• Characteristics may include: congenital heart disease, short stature, distinctive facial features, dental problems, bruising, bleeding, and learning difficulties.[vibrationdata.com]
    Cryptorchidism
    • Most males with this disorder have undescended testicles (cryptorchidism).[hon.ch]
    • Males: cryptorchidism (70-80%), infertility.[pedclerk.bsd.uchicago.edu]
    • Other features All of the following: intellectual disability, cryptorchidism, and lymphatic vessel dysplasia One of the following: intellectual disability, cryptorchidism, or lymphatic vessel dysplasia Until recently, diagnosis was made solely on the[aafp.org]
    • Other features can include a short neck with webbing or redundancy of skin, deafness, motor delay, variable intellectual deficits, multiple skeletal defects, cryptorchidism, and bleeding diathesis.[uniprot.org]
    • Additional relatively frequent features include multiple skeletal defects (chest and spine deformities), webbed neck, mental retardation, cryptorchidism, and bleeding diathesis (summary by Tartaglia et al., 2002 pubmed:11992261 ).[flybase.org]
    Growth Retardation
    • Additionally, at age 2 years, growth retardation was more severe and frequent in patients with PTPN11 mutations than in those with mutations in SOS1 or NSML- PTPN11 .[emedicine.medscape.com]
    • Despite these recent finding, the underlying mechanisms of growth retardation and GH therapy in NS remain to be further explored in order to improve treatment for short stature.[hoajonline.com]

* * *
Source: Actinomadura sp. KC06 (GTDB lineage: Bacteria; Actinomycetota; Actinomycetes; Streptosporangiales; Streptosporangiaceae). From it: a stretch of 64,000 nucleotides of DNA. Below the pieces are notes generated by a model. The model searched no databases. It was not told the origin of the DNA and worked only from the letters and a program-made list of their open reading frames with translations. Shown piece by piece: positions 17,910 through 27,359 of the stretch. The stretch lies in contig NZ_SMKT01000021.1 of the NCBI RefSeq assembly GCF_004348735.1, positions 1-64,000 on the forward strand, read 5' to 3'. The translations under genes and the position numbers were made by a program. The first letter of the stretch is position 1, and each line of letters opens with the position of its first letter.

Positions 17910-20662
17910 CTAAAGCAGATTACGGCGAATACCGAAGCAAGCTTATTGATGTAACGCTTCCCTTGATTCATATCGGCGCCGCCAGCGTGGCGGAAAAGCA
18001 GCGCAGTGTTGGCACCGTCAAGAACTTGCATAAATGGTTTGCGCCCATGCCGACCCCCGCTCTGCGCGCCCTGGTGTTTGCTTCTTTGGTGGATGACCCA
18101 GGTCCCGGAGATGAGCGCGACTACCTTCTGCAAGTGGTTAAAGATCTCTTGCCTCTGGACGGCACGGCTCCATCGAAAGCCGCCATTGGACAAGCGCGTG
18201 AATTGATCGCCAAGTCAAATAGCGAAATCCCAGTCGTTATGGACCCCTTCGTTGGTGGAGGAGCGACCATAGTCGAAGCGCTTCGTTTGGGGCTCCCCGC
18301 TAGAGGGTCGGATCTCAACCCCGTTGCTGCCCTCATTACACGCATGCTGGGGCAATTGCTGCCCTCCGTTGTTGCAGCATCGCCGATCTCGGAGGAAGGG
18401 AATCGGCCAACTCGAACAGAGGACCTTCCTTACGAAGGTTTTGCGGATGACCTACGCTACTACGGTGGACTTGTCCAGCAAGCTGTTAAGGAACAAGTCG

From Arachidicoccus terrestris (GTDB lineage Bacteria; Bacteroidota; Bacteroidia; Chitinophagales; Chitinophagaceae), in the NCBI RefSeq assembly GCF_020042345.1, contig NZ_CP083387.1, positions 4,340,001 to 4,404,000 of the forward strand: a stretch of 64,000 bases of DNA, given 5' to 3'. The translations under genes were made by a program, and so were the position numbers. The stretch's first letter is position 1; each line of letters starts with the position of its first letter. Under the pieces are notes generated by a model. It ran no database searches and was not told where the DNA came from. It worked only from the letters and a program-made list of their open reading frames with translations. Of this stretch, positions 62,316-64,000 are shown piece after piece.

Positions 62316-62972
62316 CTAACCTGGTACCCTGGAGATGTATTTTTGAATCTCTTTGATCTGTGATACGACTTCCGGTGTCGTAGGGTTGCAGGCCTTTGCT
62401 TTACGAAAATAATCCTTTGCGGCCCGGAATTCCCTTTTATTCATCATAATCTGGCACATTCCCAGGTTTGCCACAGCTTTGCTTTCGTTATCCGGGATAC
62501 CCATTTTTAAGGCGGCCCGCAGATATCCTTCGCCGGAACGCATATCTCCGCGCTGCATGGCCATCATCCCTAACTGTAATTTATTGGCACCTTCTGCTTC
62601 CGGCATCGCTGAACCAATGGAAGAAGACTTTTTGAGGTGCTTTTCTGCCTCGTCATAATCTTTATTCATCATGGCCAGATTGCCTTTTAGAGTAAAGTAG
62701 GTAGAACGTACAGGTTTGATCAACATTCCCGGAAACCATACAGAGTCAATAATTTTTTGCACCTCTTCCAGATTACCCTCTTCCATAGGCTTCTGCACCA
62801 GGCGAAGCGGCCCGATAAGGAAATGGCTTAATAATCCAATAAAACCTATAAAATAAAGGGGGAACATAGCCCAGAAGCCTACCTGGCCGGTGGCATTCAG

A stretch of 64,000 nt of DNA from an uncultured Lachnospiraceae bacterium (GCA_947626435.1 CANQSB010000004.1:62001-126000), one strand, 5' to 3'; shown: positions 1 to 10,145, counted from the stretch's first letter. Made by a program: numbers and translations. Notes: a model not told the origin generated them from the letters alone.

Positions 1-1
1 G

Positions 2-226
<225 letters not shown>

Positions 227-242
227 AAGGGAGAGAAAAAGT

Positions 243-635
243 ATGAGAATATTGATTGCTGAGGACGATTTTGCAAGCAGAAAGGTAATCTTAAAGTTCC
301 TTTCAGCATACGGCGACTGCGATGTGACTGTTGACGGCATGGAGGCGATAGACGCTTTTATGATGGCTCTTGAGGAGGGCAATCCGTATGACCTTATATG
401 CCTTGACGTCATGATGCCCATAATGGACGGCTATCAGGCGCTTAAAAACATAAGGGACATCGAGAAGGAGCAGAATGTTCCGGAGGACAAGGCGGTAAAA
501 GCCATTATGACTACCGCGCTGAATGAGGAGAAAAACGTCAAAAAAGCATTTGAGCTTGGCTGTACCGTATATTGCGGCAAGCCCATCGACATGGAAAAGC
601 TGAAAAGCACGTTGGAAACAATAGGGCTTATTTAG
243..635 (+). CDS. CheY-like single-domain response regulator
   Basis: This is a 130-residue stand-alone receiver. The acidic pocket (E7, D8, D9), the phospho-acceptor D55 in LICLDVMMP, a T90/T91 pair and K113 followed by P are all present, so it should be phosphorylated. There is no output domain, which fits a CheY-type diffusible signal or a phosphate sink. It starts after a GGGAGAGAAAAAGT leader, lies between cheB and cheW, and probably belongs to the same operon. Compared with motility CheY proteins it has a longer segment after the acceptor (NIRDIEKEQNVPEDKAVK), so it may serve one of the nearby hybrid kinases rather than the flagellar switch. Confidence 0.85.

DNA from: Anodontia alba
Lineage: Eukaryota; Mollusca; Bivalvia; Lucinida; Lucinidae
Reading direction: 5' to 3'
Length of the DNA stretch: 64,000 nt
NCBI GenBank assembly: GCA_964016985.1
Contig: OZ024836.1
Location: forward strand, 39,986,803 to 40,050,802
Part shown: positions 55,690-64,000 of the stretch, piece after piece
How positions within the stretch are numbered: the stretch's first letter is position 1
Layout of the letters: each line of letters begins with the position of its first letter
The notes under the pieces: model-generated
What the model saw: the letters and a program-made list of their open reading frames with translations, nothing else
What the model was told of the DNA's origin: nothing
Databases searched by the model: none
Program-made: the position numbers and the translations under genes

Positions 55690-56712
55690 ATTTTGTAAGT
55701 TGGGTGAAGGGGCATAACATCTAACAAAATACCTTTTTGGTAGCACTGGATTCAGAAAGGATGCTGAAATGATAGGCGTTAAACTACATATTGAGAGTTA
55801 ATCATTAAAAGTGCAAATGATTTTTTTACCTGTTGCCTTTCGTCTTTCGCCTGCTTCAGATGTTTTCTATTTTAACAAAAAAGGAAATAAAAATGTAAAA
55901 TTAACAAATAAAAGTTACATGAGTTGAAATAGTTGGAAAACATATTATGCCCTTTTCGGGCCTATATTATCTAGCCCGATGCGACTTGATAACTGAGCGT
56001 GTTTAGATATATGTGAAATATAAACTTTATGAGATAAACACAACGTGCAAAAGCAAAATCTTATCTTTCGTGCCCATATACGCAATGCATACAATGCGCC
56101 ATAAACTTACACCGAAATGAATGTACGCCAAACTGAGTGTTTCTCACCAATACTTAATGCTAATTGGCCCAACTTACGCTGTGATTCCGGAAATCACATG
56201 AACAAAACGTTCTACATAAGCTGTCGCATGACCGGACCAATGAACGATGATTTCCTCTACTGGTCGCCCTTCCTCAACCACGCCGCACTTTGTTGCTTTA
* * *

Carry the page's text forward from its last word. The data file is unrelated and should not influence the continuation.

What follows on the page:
• retardation Winging of the scapula Extra fold of skin at the inner corner of the eye Vision defects such as: Strabismus Bulging eyes Inward or outward turning of the eye Nystagmus - jerking movement of the eye Chronic ear infections Dental defects Poor[dovemed.com]
    • Postnatal growth retardation resulting in short stature occurs in fewer than 50% of affected persons.[rasopathiesnet.org]
    • Short stature and failure to thrive Growth retardation is an important feature of Noonan syndrome and approximately 50- 70% of patients have short stature.[flipper.diff.org]
    Mental Retardation
    • Additional relatively frequent features include multiple skeletal defects (chest and spine deformities), webbed neck, mental retardation, cryptorchidism, and bleeding diathesis (summary by Tartaglia et al., 2002 pubmed:11992261 ).[flybase.org]